So I’m coming down on the side of Boldin here. After all, this is the Cardinals organization we’re talking about. Despite being in the Superbowl, Bidwell is not an owner known to throw money around. One story says that before he turned a majority of the day-to-day operations over to his son Michael, he used to make his players bring their own soap and shampoo in the locker room, as opposed to virtually every other team that provided it for them. The organization is still not run very well (Bill still has final say), and so it’s not hard to understand why a player could be unhappy there.

But the point is that Boldin isn’t the one that’s created this mess. The Cardinals aren’t, either. The system has created this mess. It’s a system that encourages a player to hurt his team in order to make himself happy, which makes him come off as selfish. It’s set up to allow teams to make those decisions without suffering the same image problem the player does when they try to make them.

And because the system is set up to create this conundrum, I can’t fault the player for doing what he feels he needs to do to be happy.


  1. Good article.

    This points back to the discussion where we agreed that the decision to play should be removed from the player and team. Roethlisberger playing against San Diego was absurd. There should be a minimal standard 'if your head is so swollen you can't fit it into your helmet, you can't play'.

    I read some speculation on Monday that Stone's penalty on Sunday cold be directly related to allowing him to return to action. Anyone who saw him stagger off the field like a drunk in the 1st quarter knew he had been knocked for a loop. None of us will ever know his mental state after that hit but it at least seems plausible that he was playing purely on instinct.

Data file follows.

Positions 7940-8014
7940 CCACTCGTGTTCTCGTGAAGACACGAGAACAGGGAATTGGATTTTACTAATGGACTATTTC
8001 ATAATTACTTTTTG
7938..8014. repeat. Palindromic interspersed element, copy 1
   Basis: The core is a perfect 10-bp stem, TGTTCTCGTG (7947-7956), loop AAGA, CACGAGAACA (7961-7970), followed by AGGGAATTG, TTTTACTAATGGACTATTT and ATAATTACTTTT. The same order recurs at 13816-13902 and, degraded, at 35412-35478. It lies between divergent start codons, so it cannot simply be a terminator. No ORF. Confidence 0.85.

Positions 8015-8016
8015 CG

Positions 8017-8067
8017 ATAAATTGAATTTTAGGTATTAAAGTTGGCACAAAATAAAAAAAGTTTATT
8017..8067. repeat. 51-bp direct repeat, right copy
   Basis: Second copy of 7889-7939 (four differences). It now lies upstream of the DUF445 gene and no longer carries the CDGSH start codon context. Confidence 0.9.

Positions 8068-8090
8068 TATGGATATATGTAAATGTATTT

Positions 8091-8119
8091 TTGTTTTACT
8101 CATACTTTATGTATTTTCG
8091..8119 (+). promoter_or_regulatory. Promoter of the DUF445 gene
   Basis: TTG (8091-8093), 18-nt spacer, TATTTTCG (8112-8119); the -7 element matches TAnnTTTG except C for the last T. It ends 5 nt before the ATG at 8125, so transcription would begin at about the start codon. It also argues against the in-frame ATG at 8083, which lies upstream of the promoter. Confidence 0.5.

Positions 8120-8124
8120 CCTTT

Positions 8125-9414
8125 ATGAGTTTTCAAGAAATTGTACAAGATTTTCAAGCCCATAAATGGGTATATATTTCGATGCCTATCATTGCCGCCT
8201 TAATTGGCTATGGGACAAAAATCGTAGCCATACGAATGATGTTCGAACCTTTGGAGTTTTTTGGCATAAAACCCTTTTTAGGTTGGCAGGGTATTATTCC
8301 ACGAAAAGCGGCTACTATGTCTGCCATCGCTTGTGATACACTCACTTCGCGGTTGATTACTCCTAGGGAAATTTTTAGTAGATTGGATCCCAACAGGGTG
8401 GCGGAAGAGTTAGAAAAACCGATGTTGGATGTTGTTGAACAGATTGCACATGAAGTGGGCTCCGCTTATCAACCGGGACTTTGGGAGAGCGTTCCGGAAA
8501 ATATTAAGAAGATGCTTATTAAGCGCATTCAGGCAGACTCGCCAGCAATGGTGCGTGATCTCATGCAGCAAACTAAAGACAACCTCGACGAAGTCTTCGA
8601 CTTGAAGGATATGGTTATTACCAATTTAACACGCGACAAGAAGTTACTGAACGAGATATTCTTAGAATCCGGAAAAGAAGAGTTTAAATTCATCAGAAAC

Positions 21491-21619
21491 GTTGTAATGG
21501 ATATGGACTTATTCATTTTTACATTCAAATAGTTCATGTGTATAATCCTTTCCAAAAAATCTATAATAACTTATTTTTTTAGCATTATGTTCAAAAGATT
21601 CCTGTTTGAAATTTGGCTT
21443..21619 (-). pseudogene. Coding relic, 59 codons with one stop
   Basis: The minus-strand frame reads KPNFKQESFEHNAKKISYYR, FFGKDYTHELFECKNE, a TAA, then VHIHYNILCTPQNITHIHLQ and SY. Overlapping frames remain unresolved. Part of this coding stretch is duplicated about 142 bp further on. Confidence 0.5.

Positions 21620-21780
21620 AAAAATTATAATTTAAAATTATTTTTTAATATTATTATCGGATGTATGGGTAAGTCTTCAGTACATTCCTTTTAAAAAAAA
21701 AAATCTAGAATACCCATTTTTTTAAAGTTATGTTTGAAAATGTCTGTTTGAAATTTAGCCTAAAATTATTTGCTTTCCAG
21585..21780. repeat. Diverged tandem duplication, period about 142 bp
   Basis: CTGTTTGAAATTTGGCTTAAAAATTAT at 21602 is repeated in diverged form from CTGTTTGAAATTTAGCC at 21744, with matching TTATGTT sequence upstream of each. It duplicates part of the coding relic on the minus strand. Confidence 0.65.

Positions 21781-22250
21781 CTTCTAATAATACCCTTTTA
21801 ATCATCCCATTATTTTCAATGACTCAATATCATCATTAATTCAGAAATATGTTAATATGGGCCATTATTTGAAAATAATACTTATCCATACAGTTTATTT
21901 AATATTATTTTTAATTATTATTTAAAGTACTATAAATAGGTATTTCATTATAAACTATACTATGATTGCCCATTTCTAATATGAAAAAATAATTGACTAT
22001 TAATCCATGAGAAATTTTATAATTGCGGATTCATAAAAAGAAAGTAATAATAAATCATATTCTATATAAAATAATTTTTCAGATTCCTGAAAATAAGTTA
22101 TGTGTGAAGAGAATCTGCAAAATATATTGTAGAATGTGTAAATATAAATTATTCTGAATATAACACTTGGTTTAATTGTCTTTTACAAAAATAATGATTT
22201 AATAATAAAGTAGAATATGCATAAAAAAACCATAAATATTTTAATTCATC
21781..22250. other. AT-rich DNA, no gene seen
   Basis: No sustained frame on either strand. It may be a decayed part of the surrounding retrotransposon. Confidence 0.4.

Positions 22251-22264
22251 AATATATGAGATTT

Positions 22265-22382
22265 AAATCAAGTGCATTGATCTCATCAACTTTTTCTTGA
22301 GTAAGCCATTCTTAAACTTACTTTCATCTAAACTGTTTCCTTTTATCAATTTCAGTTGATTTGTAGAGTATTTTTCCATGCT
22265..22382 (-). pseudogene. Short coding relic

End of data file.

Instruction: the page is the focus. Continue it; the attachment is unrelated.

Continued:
Players simply should not be allowed to play with any kind of injury where permanent harm is risked. The standard should be 'if we would hold him out of a meaningless game, then we will hold him out now'.

  2. The tough part is finding that line. It becomes like instant replay. The play is only overturned if there is indisputable evidence. Unless the ref sees something that looks like it should be overturned...

    Common sense should prevail, but I feel like it rarely does in this world.

  3. A small team of medical types at games, not beholden to either team but part of the staff, like the refs. Maybe even just one doc, though as I think about it I'd like a neuro guy and an ortho guy. If they rule you're out, then you are medically ineligible to play the rest of the game.


About This Blog

Twitter: oblong_spheroid

  © Blogger templates The Professional Template by 2008

Back to TOP